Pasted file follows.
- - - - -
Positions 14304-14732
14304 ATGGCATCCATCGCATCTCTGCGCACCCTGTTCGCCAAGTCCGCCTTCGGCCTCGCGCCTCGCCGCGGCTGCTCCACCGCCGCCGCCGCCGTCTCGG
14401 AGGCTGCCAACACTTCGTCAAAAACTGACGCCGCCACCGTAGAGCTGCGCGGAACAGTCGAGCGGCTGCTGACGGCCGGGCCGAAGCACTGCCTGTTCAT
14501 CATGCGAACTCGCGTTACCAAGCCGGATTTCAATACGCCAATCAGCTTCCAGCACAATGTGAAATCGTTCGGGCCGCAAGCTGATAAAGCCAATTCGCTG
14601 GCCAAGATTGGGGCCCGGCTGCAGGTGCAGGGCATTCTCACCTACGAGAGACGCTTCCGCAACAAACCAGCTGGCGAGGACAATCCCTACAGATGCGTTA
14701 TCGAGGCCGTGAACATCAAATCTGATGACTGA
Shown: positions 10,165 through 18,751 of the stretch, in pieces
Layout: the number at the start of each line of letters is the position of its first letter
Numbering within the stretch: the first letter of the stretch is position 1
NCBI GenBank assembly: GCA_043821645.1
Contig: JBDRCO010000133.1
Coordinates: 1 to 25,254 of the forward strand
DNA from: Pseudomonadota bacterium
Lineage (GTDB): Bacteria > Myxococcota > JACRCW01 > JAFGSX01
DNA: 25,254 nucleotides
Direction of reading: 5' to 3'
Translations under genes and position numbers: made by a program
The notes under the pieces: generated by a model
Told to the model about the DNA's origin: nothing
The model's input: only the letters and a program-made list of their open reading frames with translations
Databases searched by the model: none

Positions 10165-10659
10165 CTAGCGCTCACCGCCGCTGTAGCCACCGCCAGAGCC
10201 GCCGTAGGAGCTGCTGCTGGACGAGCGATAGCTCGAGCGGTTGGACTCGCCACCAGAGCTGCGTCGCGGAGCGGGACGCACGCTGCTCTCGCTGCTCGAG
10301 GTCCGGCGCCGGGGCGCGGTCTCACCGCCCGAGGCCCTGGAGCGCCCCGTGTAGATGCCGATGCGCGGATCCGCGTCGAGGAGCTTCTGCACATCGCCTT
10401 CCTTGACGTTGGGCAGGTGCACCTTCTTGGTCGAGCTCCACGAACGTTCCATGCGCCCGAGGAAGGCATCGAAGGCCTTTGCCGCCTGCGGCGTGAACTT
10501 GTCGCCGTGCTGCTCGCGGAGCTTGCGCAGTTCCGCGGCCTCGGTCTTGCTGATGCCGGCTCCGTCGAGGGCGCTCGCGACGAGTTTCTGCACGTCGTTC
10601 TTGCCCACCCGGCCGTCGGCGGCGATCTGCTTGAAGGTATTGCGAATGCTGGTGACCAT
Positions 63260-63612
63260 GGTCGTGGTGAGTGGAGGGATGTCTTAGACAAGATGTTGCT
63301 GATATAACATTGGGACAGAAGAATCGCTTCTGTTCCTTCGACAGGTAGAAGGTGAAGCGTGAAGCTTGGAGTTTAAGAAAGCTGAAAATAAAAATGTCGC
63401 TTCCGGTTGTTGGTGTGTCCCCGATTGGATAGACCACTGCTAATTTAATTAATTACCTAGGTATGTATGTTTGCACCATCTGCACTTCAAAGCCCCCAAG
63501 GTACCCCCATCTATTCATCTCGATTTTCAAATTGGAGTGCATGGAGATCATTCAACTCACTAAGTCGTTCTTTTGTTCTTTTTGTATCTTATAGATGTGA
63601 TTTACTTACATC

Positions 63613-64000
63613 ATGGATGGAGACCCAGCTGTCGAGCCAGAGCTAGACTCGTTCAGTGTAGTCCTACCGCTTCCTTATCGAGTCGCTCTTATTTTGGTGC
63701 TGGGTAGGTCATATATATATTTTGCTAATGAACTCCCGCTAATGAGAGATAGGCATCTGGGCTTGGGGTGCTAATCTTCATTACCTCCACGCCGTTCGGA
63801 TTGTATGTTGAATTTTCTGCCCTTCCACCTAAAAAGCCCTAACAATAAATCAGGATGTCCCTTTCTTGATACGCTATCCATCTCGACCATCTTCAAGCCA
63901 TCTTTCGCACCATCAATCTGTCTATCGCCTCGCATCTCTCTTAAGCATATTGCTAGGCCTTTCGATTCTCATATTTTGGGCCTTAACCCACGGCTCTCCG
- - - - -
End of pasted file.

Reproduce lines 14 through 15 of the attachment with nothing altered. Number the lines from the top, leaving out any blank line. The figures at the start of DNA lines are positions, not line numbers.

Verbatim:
Lineage (GTDB): Bacteria > Myxococcota > JACRCW01 > JAFGSX01
DNA: 25,254 nucleotides